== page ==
Vampir Cuadecuc (Portabella, 1970): Tate Modern 7pm
Here is a real rarity. A chance to see Catalan director Pere Portabella's slyly subversive take on vampirism with, get this, Christopher Lee and Herbert Lom. Tate Modern are screening a season of Portabella's work and the director himself will be at the gallery for a Q&A in June. Here are the details.
The current issue of Sight & Sound contains an appraisal of Portabella's oeuvre by film critic Jonathan Rosenbaum in which he counts tonight's film as his favourite work by the Catalan filmmaker. The movie itself consists of a black and white film of Jesus Franco's "very conventional colour movie Count Dracula (1970), starring Christopher Lee," writes Rosenbaum. "The material is submitted to a great deal of processing in visual textures and accompanied by a kind of musique concrete by Carlos Santos, consisting of such elements as jet planes, drills, operatic arias, kitschy muzak and sinister electronic drones."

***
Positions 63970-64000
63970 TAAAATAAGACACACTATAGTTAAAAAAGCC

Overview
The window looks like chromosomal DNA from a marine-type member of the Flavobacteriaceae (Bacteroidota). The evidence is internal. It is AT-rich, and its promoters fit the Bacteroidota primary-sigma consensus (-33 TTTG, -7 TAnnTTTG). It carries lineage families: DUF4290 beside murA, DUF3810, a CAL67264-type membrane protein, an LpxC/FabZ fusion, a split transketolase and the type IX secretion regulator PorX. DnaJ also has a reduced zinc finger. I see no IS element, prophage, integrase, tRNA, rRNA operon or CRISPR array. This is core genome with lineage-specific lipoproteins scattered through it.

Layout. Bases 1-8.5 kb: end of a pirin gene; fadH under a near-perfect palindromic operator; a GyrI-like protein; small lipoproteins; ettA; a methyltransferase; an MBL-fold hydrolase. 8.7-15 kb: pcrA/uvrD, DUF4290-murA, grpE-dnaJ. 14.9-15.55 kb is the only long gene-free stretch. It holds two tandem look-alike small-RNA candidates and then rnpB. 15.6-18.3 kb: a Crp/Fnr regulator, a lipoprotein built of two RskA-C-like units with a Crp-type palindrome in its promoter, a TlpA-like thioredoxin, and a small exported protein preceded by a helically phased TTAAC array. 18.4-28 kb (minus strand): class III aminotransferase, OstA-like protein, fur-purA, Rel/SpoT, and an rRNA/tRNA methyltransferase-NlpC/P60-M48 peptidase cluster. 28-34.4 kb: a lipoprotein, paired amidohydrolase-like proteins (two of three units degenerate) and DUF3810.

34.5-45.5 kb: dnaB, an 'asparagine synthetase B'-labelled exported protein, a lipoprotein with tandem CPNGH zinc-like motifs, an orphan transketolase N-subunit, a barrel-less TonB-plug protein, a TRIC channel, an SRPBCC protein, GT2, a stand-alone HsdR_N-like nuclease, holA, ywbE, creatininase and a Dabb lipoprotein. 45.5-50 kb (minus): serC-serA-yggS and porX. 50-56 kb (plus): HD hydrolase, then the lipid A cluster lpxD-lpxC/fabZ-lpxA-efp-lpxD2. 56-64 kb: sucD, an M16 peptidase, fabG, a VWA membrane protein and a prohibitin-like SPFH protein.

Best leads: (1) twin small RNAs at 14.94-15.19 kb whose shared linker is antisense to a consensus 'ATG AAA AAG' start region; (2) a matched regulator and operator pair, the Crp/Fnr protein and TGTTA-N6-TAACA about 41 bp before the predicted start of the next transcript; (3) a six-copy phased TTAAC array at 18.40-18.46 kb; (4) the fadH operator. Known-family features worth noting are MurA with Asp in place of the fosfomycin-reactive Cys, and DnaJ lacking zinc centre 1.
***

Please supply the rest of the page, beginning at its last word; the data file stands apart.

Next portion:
I will be going to the June presentation but felt it incumbent on me to highlight the fact that this screening is only one of two chances to catch this film at the Tate.
Rosenbaum first saw Vampir Cuadecuc at the Cannes Film Festival in 1971 and reckoned it the highlight of that year's crop. "Vampir was my favorite of all the films I saw at Cannes that year. I returned to it several times, and described it afterwards in the Village Voice as 'at once the most original movie at the festival and the most sophisticated in its audacious modernism', says Rosenbaum in this essay on his website.
Here is an extract from the film.